A Christian mayoral candidate for a London borough has won a substantial pay-out after being sacked by her employer for expressing Christian beliefs on marriage as part of an election manifesto.
Supported by the Christian Legal Centre, Maureen Martin was dismissed by her housing association employer, L&Q, in May 2022 for gross misconduct following three complaints for alleged ‘hate speech’.
The settlement with Miss Martin takes into account loss of earnings as a result of the sacking, injury to feelings in relation to ‘discriminatory dismissal’ and ‘pretermination treatment’.
The case is believed to be the first of its kind to see a political candidate sacked by their employer for their Christian beliefs.
Maureen, who is an ordained minister and President of the Christian Peoples’ Alliance (CPA) had worked for L&Q as a housing manager for 13 years with an unblemished record.
Ahead of last year’s local elections, in her manifesto, Miss Martin had outlined her political position on fly tipping, knife crime and tax, and on marriage she had written:
“Marriage: I pledge to cut through political correctness and simply state the truth that natural marriage between a man and a woman is the fundamental building block for a successful society, and the safest environment for raising children.”
After distributing the manifesto throughout Lewisham, Miss Martin was hounded on social media for her beliefs. Anonymous complaints were then made to her employer branding her beliefs as ‘hate speech’, ‘illegal’ and called for her to be disciplined and to take part in “anti-oppressive training”.
She was then suspended, interrogated, investigated, and then sacked.
In an investigation meeting, Miss Martin was told that her tweets, which included comments about transgenderism in women’s sport, and her manifesto, were “homophobic, and had breached L&Q’s social media policy and had potentially brought the company into disrepute”.
Miss Martin launched legal action against L&Q on the grounds of discrimination, harassment, indirect discrimination, and unfair dismissal.
Lawyers said that her dismissal was in breach of her right to political speech under Articles 9 and 10 of the ECHR and that her dismissal was “outside the band of reasonable responses” in all the circumstances of the case.
Furthermore, they said that L&Q maintained an entrenched position during disciplinary procedures and that the protected characteristic of sexual orientation took priority over that of religion or belief. The case has been described as an “attack on democracy”.
Following her sacking, 42,000 people signed a petition calling on the Secretary of State for Work and Pensions to Amend the Employment Rights Act 1996 to protect free speech.
L&Q houses over 250,000 people in the south-east and widely advertises its objectives to maintain a high-ranking in Stonewall’s Equality index. Last year the housing association was nominated for an award from LGBT campaigning outlet, Pink News.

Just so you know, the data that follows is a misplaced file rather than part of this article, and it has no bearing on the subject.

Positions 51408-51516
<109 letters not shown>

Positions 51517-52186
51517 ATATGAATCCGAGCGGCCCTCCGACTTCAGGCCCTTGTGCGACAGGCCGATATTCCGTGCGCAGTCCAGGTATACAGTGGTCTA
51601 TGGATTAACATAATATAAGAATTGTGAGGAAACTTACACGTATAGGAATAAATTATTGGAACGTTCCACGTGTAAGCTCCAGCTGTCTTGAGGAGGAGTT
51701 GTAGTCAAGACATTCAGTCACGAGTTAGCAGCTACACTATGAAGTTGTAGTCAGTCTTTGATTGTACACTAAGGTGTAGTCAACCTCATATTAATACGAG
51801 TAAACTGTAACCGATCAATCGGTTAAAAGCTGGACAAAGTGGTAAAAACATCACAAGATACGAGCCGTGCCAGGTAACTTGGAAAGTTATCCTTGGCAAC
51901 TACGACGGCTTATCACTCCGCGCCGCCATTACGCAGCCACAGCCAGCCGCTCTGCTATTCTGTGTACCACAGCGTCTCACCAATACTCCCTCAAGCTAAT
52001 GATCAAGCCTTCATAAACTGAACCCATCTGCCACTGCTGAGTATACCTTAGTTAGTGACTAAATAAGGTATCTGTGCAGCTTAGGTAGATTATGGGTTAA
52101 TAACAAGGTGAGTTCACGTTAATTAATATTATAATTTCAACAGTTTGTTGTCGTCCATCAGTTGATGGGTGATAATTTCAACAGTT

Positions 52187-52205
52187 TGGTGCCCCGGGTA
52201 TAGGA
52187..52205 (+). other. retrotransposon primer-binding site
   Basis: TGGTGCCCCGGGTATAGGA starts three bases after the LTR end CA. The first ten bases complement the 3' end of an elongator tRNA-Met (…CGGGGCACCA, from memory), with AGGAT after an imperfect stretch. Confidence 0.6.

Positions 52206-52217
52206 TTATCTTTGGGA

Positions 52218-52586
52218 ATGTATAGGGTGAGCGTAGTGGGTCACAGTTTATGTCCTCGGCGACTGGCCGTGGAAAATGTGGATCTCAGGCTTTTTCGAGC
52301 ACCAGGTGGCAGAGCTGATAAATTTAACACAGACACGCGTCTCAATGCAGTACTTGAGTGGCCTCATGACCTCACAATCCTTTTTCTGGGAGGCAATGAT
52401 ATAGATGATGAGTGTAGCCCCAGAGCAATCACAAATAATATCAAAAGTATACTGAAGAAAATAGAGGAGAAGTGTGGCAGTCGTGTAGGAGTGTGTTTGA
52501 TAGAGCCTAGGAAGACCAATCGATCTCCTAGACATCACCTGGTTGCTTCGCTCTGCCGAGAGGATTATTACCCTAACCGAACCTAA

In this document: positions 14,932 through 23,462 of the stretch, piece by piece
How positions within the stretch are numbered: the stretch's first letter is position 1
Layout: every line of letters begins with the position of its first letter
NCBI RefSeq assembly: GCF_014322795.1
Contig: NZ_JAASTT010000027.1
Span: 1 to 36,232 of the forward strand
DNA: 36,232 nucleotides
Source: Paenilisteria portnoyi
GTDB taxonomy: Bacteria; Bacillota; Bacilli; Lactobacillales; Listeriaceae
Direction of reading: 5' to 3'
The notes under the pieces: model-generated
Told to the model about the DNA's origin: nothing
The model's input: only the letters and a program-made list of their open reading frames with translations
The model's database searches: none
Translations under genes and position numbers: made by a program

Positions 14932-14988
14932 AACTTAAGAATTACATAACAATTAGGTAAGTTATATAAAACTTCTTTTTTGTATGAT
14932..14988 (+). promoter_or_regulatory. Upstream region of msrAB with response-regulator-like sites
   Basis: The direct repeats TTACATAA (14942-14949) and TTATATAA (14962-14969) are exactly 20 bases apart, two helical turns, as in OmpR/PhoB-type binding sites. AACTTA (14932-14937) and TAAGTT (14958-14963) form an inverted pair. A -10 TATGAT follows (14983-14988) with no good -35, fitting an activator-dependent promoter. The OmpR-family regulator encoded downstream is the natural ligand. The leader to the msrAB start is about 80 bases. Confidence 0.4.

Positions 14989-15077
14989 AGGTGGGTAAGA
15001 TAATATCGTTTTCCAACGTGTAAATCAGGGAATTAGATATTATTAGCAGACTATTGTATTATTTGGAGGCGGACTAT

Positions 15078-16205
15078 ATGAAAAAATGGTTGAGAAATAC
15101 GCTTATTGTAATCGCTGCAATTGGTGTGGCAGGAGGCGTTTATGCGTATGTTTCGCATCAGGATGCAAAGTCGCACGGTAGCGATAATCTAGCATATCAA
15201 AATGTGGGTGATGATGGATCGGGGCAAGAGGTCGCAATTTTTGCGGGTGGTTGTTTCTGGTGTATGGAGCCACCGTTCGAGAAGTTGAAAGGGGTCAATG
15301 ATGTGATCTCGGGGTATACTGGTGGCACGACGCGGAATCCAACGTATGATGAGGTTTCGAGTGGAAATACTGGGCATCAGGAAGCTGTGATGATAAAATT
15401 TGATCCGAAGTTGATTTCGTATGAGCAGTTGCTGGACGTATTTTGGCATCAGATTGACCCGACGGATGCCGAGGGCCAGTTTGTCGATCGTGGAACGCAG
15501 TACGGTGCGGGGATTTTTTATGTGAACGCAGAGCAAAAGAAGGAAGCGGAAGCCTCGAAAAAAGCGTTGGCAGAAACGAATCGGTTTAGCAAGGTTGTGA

‘I will stand again’
Miss Martin and her family have lived in Lewisham for 62 years after her parents emigrated from Jamaica. She has described the devastating impact her sudden sacking had on her including the loss of income while living with and caring for an elderly parent.
Now, following the settlement, which has come one year since the last local elections, Miss Martin said:
“I am pleased that L&Q has paid out such a substantial sum following the sacking. I know God brought me through this situation and I cannot emphasise more the importance of Christians taking a stand when being discriminated against.
“If you don’t challenge, you walk away with nothing and the employer who has discriminated against you believes that they have done nothing wrong and are likely to treat someone else similarly.
“It was chilling what happened to me, but I am now stronger for it. Much of our culture is now anti-Christian and believes that biblical beliefs, especially on marriage and human sexuality, are ‘hate speech’ and therefore illegal.
“It is disturbing how Christian beliefs on marriage, which have been held and expressed for thousands of years, are being silenced and treated with such hostility and disdain in this country.
“I should have had a right to express my own Christian beliefs in my own private time and should not have been required to self-censor my beliefs or be forced out of my job.
“If my manifesto had been in support of same-sex marriage, would I have had the same response from my employer?
“The Bible simply does not condone same sex marriage. If you try and take the middle ground on this issue, as the Church of England has tried to do, you quickly become compromised. As a Christian party we are not in a popularity contest we are in a truth contest, and when it comes to truth, we always win.
“I will absolutely be standing again as mayoral candidate in 2024 in Lewisham. My message will not have changed. You can fire me, but you cannot silence me.”
Attack on democracy
Andrea Williams, chief executive of the Christian Legal Centre, said: “Maureen is a courageous woman treated appallingly for having the guts to declare her belief that marriage between a man and a woman is best for children and our society.
“For speaking about a positive vision of life and marriage as a building block for the good of our society she was silenced and de-platformed in the political space for boldly speaking about her faith in Jesus.
“We had never seen a case like this which sent a crushing message to anyone who believes in Christian marriage and wishes to express those beliefs at work or in public office.
“LGBT ideology fuelled by Stonewall activists has captured institutions to such an extent that free speech and Christian freedoms have been intimidated into silence.
“No Christian political candidate must face such treatment again.”
Find out more about Maureen Martin